Hist. & Mém. Acad. Roy. Sci. Toulouse 3: 326. 1788.
Shrubs, erect and tall. Stems ± flexuous, erect, to 20 dm, sparsely branched, distal branches and leaves glaucous, with purplish bloom; bark becoming redbrown, glabrous; infrastipular prickles absent, internodal prickles sparse or absent, aciculi absent or erect, curved, or declined, subulate, 2–5 × 1.5–4.5 mm, base mostly broad, eglandular. Leaves 6–10.5 cm; stipules 13–16 × 1.5–2 mm, auricles flared, 2.5–5 mm, margins entire, eglandular or sparsely gland-fringed, surfaces glabrous, eglandular; petiole and rachis usually with pricklets, glabrous, eglandular; leaflets 5–7 (–9), terminal: petiolule 10–20 mm, blade narrowly elliptic to ovate, 20–45 × 15–25 mm, leathery, base cuneate, sometimes rounded, margins 1-serrate, eglandular or few gland-tipped, teeth 12–18 per side, eglandular, apex acute, abaxial surfaces pale green, sometimes dull red, glaucous, glabrous, eglandular, adaxial green-red or purplish, glaucous, dull, glabrous. Inflorescences corymbs, rarely panicles, 1–5-flowered. Pedicels erect, slender, (10–) 15–25 mm, glabrous, stipitate-glandular; bracts 1 or 2, narrowly ovatelanceolate, 8–23 × 3–6 mm, margins entire, eglandular, surfaces glabrous, eglandular. Flowers 2–3 cm diam.; hypanthium narrowly ovoid, 5.5–7 × 3.5–5.5 mm, glabrous, eglandular, neck purplish, absent or 1 × 2 mm; sepals spreading, lanceolate, 15–25 × 1.5–2 mm, tip 10–15 × 1 mm, margins entire, sometimes pinnatifid, abaxial surfaces glabrous, mostly stipitate-glandular; petals single, deep pink to crimson-red, sometimes white basally, 8–14 × 5–6 mm; carpels 30–32, styles exsert 1–2 mm beyond stylar orifice (1.5–2 mm diam.) of hypanthial disc (3 mm diam.). Hips dark brownish red to crimson red, globose, ovoid, or obovoid, 10–13 × 9–11 mm, fleshy, glabrous, eglandular, neck absent; sepals deciduous as hips mature, erect to spreading. Achenes basiparietal, 15–23, light tan to tan, 4–4.5 × 2.5–3 mm. 2n = 28.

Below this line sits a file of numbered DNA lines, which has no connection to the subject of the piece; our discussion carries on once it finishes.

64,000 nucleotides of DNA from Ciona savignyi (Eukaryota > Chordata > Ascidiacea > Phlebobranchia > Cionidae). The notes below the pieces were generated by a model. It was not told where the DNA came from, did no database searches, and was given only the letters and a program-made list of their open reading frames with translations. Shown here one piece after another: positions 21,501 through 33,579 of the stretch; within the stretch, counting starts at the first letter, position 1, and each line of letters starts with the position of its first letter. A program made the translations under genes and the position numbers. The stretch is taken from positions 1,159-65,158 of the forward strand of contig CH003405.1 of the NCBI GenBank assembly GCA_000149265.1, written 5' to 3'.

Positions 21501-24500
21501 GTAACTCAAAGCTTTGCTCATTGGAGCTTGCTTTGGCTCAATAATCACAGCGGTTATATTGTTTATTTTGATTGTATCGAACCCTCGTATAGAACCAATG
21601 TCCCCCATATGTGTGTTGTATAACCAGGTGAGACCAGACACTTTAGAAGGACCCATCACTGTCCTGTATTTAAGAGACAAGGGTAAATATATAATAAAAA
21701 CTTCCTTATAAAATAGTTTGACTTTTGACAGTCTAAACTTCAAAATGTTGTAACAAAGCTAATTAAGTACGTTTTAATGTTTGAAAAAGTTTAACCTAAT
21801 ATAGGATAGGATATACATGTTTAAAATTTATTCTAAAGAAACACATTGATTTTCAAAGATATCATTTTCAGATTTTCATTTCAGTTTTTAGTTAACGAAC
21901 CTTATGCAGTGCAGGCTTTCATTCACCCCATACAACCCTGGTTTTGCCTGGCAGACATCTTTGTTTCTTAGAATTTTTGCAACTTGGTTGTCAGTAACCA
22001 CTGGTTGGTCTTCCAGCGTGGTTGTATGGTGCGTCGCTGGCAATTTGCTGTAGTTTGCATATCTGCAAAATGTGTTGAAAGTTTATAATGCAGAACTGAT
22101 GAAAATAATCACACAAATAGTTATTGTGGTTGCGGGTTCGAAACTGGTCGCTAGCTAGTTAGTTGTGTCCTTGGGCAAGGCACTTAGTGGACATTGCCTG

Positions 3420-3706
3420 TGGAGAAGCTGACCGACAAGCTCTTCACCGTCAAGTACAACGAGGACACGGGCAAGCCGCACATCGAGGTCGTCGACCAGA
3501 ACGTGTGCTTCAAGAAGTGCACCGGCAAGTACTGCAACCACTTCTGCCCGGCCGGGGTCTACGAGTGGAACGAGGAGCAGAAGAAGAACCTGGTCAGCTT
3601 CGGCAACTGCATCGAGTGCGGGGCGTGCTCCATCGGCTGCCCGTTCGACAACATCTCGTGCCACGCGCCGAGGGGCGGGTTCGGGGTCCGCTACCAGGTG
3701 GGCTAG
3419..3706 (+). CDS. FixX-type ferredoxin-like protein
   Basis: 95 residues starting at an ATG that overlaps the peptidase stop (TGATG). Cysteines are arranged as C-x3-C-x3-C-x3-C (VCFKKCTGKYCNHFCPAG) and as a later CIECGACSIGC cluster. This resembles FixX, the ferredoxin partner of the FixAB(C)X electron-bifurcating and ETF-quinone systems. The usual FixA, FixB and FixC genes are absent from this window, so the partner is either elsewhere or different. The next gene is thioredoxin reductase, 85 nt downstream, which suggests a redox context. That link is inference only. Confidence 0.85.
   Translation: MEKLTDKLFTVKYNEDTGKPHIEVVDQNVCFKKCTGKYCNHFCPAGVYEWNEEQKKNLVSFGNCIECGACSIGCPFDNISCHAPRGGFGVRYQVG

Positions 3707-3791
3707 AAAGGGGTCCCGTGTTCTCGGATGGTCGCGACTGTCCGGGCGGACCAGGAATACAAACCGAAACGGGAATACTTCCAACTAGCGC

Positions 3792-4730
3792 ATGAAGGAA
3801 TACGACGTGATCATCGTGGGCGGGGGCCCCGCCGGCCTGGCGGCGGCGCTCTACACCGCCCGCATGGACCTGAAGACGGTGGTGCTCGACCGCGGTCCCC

Phenology: Flowering May–Jul.
Habitat: Roadsides, wastelands, neglected areas
Elevation: 0–2000 m
Introduced; N.B., Nfld. and Labr. (Nfld.), N.S., Que., Colo., Ill., Maine, Mass., Minn., N.Y., S.C., c, s Europe, also in n Europe
Rosa glauca, included by A. Rehder (1940) in sect. Caninae, belongs in sect. Rosa (I. Klášterský 1968).
Rosa glauca is an infrequent introduction to the flora area from the mountains of Europe. As its garden cultivation increases, the species will continue to spread and become naturalized. The following collection label is a perfect illustration: W. A. Weber 15003 (COLO, NY), 19 June 1973, at Boulder, Colorado, found at the bottom of Gregory Gulch at West end of Baseline Rd., north slopes at base of talus slides, 2000 m, thoroughly naturalized cultivar, probably spread by jays from adjacent city. The shrubs usually produce abundant hips and achenes as well as rhizomatous shoots; once established the plants reproduce vegetatively and sexually.
Rosa glauca consists of erect shrubs reaching 20 dm; more or less flexuous stems and glaucous distal branches have a purplish bloom with sparse or no broad-based internodal prickles. Leaflet blades are glaucous abaxially and often crimson-red; adaxially, blades are purplish-glaucous.
The taxonomic affiliation of the name Rosa ferruginea Villars is uncertain.
"thin" is not a number."dm" is not declared as a valid unit of measurement for this property.